William Charles Fubbs

William Charles Fubbs was born in Orange in 1879 to William Andrew Fubbs and his wife Emma. William Junior’s grandfather – Joseph Fubbs – ran a confectionary shop on the corner of Anson and Byng Streets during the 1880s.

William moved to Sydney, marrying Ada Jamieson Scanlan in 1908. The couple was living in Surry Hills when William enlisted in November 1916, aged 37.

He embarked from Sydney in January 1917 and arrived in England in late March. Private Fubbs served in the 1st Pioneer Battalion, 10th Reinforcements, in England and France. He was hospitalised twice during his service; in October 1918 with acute colitis, and again the following month suffering from myocarditis.

William returned to Australia in March 1918 and was discharged from the AIF the following month. William and Emma travelled to the Central West during the shearing season, where William worked as a shearer and Emma, a shearers’ cook.

*  Dorothy Duke

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22 September 1914

WalkureSunk by unknown Frenchman. Image courtesy American Forestry Magazine via Wikipedia.

Walkure by unknown Frenchman. Image courtesy American Forestry Magazine via Wikipedia.

 

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21 September 1914

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20 September 1914

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19 September 1914

Reims Cathedral under German attack. Image courtesy Wikimedia.

Reims Cathedral under German attack. Image courtesy Wikimedia.

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18 September 1914

 

General Hindenberg 1914. Image courtesy Wikimedia.

General Hindenburg 1914. Image courtesy Wikimedia.

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17 September 1914

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15 September 1914

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14 September 1914

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Norman Douglas Sherwin

Norman Douglas Sherwin. Image courtesy Molong Express and Western District Advertiser.

Norman Douglas Sherwin. Image courtesy Molong Express and Western District Advertiser.

Norman Douglas Sherwin was born in Cargo in 1894, one of seven children born to Arthur Sherwin and his wife Catherine. Norman’s father, Arthur, became the Boree Shire Council Clerk in 1906, a position he held for many years.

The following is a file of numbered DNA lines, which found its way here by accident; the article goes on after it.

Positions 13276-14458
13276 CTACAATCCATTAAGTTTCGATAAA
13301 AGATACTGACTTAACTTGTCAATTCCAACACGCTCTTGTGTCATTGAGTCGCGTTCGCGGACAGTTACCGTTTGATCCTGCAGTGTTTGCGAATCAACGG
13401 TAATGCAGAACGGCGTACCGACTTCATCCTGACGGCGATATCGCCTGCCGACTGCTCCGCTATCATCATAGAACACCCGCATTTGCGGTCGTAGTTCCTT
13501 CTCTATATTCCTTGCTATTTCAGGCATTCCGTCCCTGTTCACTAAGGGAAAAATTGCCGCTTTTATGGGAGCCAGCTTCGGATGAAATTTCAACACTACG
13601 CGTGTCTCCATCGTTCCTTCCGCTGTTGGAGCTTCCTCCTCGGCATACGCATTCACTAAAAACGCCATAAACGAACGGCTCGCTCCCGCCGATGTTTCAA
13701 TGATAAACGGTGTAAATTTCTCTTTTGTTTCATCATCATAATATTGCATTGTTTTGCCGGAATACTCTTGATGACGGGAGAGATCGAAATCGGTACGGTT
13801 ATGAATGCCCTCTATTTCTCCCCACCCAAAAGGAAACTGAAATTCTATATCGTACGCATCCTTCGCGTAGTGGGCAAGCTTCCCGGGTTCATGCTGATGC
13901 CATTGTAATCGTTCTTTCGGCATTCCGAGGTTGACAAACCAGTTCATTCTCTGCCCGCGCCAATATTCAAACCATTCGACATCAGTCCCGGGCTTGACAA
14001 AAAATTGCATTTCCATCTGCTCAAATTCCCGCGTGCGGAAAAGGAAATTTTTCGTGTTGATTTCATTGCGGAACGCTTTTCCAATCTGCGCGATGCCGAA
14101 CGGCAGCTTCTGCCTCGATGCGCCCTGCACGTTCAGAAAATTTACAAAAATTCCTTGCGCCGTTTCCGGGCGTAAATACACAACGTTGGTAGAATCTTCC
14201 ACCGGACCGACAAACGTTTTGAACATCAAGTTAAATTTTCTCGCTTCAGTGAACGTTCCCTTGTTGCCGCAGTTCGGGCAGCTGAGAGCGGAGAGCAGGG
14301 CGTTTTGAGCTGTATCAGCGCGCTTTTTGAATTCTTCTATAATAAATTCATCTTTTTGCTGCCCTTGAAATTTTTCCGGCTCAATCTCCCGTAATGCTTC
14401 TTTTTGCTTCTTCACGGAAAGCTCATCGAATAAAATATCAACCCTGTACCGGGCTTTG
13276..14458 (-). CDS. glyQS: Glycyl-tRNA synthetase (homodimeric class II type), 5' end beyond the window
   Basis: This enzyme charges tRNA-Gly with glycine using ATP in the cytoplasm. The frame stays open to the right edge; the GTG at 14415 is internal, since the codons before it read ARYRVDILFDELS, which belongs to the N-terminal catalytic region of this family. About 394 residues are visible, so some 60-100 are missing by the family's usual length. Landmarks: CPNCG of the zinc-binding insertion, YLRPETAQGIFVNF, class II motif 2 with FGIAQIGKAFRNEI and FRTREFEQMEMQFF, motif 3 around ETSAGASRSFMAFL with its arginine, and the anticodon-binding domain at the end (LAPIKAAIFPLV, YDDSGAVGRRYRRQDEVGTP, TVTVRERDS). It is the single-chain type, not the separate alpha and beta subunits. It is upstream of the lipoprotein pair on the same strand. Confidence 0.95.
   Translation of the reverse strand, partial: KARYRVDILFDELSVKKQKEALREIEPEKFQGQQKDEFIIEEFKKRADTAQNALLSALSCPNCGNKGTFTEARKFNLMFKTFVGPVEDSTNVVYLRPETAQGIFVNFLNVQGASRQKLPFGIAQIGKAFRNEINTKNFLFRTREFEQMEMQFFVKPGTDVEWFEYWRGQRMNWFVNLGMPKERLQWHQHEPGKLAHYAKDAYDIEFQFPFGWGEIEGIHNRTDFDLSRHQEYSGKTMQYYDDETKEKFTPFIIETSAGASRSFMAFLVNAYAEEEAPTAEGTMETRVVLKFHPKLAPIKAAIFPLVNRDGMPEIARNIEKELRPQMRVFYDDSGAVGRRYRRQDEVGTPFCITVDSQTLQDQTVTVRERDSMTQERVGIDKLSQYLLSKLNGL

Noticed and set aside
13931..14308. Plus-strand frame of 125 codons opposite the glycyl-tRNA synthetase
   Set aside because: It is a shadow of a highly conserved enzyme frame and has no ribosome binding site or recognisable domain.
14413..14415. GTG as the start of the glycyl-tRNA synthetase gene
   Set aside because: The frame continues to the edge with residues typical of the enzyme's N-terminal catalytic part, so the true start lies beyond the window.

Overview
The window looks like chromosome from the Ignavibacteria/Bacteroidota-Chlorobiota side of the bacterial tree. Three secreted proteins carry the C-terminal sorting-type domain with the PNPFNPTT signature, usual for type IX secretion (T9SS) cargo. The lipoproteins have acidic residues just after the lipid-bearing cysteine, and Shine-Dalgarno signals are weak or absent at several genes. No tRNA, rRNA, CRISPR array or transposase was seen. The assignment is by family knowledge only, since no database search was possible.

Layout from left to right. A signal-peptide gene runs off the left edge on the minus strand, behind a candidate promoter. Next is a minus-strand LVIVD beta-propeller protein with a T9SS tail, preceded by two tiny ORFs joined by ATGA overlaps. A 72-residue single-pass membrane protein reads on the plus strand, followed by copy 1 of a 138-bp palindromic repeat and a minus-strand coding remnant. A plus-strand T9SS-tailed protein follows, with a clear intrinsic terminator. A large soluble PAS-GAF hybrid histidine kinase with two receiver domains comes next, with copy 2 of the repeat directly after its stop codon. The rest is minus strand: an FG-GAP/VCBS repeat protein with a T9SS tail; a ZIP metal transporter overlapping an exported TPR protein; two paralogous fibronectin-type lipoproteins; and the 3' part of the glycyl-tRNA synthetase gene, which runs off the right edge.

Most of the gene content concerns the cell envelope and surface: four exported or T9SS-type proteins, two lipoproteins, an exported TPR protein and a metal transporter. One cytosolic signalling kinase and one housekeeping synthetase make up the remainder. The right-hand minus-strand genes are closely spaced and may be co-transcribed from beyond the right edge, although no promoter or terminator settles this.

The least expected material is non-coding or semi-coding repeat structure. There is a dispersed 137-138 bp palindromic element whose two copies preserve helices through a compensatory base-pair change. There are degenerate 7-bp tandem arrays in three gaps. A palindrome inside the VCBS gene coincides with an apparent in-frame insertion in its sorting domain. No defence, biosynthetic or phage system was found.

Norman was educated at St Joseph’s Convent School in Cargo. As a student Norman and his siblings entered their school and handiwork in regional shows throughout NSW and Victoria. Norman regularly won first prize (and sometimes second prize as well) for his neat handwriting and tidy exercise book. Between 1905 and 1912 he won awards in many towns, including Cudal, Cumnock, Manildra, Canowindra, Parkes, Peak Hill and Dubbo. At the Orange Jubilee Show in April 1912 he won 1st prize for his exceptional handwriting.

Norman was one of the earliest recruits for WWI, enlisting in Sydney in September 1914. He embarked in December that year, a Trooper with the 6th Light Horse Regiment. In June 1915 at Gallipoli Norman sustained a gunshot wound to the left hand, which turned septic, necessitating his hospitalisation in Greece. He returned to his unit the following month, but would be hospitalised on two other occasions; in August 1915, with sunstroke, and in February 1916 with mumps.

During his time at the front Norman wrote many letters home to his friends and family. Most of these were published by the Molong Express and Western District Advertiser.

On 28 March 1918 Trooper Sherwin participated in the attack on Amman in Palestine, during which he was wounded. He was later reported to be reported missing in action, having been taken as a prisoner of war by the Turks. He was subsequently shot and died and was buried in an unmarked grave. He was 23. In the words of fellow prisoner of war Trooper A. Crockett:

He was wounded in the leg by a machine gun bullet about 2.30pm on the 28 March 1918 at Amman. He was taken prisoner with me and was shot through the stomach by the Turks soon afterwards by a rifle bullet. We were taken to Amman Station and put on the train and he died at 4am next morning. The Turks buried him about ¼ mile from the Station near the Railway Line. No identification was put on his grave.

Norman is remembered on his mother’s headstone in Cargo General Cemetery.

Norman’s two brothers – Frank Herbert Sherwin and Arthur Townsend Sherwin – also served in WWI.

 

Molong Express and Western District Advertiser, 23 October 1915, p. 5
“Not so Very Awful”
Norman describes the Gallipoli landing and gives an account of a typical day in the trenches.

Molong Express and Western District Advertiser, 2 October 1915, p. 5
Soldiers’ Stories – Sick of doing nothing
Norman describes his frustration with the boredom of camp life.

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